JOURNALIST: Mr Shorten, on tax cuts. Specifically, The Australian is reporting that you would consider extending low and middle income tax cuts to higher wage earners and those on the top marginal rate. Is that correct and if so, why?
SHORTEN: Well, what we have always said is that we would like to do something to lower personal income rates across the system. But what I have also made very clear is I have a very different set of priorities to the Prime Minister. He wants to pass on tens of billions of dollars of tax cuts to the top end in the next three or four or five years. I am not convinced the budget can afford that. 
My priority is to make sure that we provide better income tax cuts to people who earn less than $100,000, people who earn less than $120,000 a year. Tanya and I, and Chris Bowen have got proposals on the table which will see eight or nine million Australians over the first three years of a Labor government get nearly $3000 back in income tax refund. My priority is to look after everyday working people. In my experience, the top end are generally pretty good at looking after themselves.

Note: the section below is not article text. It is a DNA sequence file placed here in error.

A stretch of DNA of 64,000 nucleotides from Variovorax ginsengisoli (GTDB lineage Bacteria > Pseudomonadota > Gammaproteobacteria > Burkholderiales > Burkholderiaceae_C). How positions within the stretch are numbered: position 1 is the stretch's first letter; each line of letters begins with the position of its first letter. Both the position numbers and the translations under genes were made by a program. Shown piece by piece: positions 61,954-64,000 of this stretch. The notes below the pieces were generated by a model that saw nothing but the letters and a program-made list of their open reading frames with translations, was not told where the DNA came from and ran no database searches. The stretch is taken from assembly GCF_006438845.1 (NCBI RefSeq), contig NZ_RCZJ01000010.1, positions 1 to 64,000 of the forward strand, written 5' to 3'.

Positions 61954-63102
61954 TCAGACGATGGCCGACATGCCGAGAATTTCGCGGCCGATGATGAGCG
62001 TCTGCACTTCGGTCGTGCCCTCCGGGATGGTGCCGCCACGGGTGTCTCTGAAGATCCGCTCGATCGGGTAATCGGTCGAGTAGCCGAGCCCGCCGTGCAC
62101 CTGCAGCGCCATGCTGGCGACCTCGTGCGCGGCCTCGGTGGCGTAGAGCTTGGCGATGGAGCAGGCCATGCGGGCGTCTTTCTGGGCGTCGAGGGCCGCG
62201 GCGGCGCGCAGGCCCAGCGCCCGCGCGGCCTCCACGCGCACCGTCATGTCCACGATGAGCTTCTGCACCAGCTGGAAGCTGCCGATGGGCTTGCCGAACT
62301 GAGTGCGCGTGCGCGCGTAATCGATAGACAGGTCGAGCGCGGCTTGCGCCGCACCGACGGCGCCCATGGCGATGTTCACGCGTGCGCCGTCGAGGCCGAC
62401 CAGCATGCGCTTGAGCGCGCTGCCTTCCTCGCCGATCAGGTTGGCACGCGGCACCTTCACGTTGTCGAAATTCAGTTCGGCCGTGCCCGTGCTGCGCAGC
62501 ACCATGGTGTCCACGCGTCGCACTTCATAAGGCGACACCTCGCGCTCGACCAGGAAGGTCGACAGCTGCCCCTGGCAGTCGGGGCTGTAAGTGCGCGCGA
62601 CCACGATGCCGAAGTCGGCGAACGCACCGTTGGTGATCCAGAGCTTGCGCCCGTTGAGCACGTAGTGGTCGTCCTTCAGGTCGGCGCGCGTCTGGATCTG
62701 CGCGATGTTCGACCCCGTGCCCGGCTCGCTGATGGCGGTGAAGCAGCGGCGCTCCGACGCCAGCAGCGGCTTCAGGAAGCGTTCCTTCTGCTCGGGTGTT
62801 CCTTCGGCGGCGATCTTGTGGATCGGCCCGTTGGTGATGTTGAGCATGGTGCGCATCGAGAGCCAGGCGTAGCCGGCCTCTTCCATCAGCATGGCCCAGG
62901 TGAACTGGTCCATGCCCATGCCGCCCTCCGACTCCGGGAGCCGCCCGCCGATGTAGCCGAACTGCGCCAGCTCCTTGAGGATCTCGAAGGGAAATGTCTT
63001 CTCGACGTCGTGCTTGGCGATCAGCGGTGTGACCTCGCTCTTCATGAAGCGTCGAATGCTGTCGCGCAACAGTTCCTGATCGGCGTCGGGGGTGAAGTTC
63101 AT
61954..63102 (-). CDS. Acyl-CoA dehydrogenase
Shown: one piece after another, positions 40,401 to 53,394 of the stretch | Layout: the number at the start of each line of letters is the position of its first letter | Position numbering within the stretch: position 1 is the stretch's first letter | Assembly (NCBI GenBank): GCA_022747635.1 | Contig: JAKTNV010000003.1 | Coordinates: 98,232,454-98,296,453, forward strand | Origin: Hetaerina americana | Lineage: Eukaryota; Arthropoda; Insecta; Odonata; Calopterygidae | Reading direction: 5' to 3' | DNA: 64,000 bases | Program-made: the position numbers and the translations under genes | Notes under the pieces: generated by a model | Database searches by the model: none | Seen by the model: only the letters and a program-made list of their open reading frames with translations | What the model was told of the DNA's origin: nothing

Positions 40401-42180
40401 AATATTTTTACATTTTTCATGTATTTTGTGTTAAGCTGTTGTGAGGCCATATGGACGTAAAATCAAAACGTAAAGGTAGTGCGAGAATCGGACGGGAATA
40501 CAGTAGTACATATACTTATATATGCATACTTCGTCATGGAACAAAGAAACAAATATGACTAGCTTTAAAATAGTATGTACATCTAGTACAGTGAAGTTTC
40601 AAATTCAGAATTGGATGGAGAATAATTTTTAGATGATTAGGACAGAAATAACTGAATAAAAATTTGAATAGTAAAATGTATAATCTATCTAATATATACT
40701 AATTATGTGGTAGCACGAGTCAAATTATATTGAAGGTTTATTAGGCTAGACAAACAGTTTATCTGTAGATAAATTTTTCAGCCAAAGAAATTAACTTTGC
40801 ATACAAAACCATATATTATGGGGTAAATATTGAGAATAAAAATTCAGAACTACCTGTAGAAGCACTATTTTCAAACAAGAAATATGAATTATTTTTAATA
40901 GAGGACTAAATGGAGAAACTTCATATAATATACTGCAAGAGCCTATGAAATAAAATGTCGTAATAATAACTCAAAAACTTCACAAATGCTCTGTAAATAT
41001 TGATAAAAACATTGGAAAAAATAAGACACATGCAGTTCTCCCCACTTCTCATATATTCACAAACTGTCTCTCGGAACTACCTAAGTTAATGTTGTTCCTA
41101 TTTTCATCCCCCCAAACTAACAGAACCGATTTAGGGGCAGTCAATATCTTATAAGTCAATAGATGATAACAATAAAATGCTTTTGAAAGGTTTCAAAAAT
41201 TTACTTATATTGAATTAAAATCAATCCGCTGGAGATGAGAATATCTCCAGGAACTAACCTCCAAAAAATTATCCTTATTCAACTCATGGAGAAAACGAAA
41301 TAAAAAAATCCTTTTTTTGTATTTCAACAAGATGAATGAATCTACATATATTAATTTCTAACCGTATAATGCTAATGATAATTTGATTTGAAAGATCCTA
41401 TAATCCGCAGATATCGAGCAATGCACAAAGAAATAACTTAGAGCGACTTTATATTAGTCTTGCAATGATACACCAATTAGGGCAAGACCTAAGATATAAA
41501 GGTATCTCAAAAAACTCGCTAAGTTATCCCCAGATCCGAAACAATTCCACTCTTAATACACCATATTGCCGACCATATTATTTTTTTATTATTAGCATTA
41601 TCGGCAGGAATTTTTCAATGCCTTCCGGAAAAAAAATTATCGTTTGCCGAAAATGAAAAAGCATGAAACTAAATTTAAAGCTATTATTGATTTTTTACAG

Our other priority, we have got scarce taxpayer money, is to fix the cuts to schools and hospitals. And the fact of the matter is that this government, this Liberal Government has cut $14 billion over the next 10 years from public education.

I want every kid in every school to get an excellent chance in the future. Our priority is to make sure that we extend universal access for all three and four year olds to preschool. Our priority is to make sure that we unfreeze the Medicare system so that patients can get higher rebates back when they go and see the doctor. Our priority is to reverse cuts to penalty rates. Our priority is to take real action on climate change and not leave it to the next generation to fix up the mess, because current politicians are too scared or lazy to act on it. 

So yeah, the story is that we would like to do more about helping people at all levels, but my first priority, middle class and working class Australians. 

Thanks, everybody. Have a nice day.